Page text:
God's Secret Agents
Angels on earth do good deeds and carry out God's will with grace and humility by keeping their true identity concealed.
Modesty and spiritual power: Every Bible reader knows that these two qualities go hand in hand. Though it isn't always easy to conceal their splendor and force from mortal eyes, the angels of the Bible often like to work incognito.
Think of the three shining strangers who visited Abraham at Mamre, for example, or the fourth man who showed up with Daniel's friends in the fiery furnace. None of these people announced themselves as angels. Rather, they were simply and mysteriously there, at just the moment they were needed—and gone just as fast.
The Bible's great human heroes do the same. Jewish legend says that after being taken up to heaven in a whirlwind, Elijah chose to descend to earth again and again over centuries, to help people unawares. He continues to return to this day, and when he does, he likes no disguise better than a beggar's rags.
One place where this tradition of modesty and secrecy is most famously present is the group of stories and legends that have built up around the Lamed Vav—Hebrew for the number 36. First mentioned in Jewish teachings 1,700 years ago, the Lamed Vav are a group of saintlike men who never tire of doing good deeds for their fellow human beings.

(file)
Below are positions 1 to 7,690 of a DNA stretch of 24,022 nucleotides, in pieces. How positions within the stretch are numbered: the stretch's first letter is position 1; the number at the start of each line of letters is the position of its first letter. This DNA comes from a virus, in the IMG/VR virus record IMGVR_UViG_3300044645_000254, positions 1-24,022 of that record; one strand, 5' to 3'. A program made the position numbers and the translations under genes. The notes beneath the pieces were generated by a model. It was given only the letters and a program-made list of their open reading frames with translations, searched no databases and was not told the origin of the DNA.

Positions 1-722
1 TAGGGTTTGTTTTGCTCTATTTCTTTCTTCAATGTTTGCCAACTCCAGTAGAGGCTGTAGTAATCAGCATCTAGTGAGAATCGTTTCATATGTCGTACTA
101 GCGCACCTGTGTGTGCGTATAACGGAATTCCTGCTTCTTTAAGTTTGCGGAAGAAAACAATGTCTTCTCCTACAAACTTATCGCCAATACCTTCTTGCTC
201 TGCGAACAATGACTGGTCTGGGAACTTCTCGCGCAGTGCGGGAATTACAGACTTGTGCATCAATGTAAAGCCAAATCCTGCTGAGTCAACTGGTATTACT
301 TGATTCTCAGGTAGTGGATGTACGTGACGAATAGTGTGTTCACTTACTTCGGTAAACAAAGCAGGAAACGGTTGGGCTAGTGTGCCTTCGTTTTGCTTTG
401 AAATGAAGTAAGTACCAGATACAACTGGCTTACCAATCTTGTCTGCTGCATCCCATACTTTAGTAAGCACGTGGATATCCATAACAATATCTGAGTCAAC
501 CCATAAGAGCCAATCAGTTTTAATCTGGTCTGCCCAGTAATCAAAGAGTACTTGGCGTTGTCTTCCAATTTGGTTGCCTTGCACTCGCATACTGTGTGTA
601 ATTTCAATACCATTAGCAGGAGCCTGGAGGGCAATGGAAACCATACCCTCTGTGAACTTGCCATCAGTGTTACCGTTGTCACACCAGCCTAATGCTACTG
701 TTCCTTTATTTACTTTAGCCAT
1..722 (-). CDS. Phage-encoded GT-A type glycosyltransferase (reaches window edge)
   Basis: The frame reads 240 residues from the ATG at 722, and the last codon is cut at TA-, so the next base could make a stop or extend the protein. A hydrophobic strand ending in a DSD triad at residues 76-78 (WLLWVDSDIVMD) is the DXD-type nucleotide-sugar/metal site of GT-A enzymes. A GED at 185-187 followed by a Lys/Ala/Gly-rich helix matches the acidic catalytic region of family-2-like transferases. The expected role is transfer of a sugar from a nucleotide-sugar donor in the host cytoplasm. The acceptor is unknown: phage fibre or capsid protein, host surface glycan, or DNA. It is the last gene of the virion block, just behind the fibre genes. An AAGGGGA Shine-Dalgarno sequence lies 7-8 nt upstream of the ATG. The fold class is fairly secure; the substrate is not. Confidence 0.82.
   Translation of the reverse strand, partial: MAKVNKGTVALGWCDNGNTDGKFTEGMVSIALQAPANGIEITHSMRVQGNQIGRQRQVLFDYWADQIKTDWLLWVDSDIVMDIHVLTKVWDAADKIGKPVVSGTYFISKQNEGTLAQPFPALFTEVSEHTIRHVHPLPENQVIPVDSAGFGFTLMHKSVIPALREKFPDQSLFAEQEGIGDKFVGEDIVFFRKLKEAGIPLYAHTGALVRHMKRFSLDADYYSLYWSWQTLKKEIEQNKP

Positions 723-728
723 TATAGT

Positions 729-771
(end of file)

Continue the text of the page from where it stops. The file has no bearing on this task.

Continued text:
Though not outright angels, the Lamed Vav do have a certain supernatural quality. They are privileged to be able to look directly upon God, and God himself, it is said, looks upon them as pillars holding up the human community. Legend has it that in every generation, you can always find exactly 36 of them doing their work on earth.
That is, if you can find them. For the most distinguishing characteristic of the Lamed Vav, along with their love for helping others, is their insistence upon anonymity. Modesty is so central to the Lamed Vav that, should fame or renown come the way of one of them, he must cease immediately from his activities.
One legend tells of a Russian couple whose son became mute. They asked their rabbi for help, and he told them to take their son and travel to a distant town. "There you will find a small house at the foot of a mountain belonging to a woodcutter," he said. "Stay there until God sends a cure for your son."
The couple did as told, but they were surprised to find that the woodcutter could not help them. Why come all that way?
"Well, I do happen to know a young man," the woodcutter said. "A baker. He might be able to help." In fact, the woodcutter told them, he had long suspected that the young man was a member of the Lamed Vav. Now, the woodcutter believed, he had proof. "That young man must be the real reason your rabbi sent you to me."
The couple found the young man and told him of their encounter with the woodcutter, and of their rabbi's words that had led them to him.
"What, he has discovered my hiding place?" said the young man. "Tell the rabbi that next time I won't be so easy to find!"
With that he blessed the couple's boy and vanished. Somewhere else on earth at that precise moment, we can assume, the young man's place was taken by a new member of the Lamed Vav.
True or legendary, the Lamed Vav and the stories that have grown up around them illustrate a truth at the heart not only of Judaism but of all great spiritual traditions. God's work happens best on earth when it is done with simplicity and humility, far from the limelight. And because this is so, we never know who, among the people we meet and interact with each day, might be one of the spiritual giants who are secretly holding up the whole world.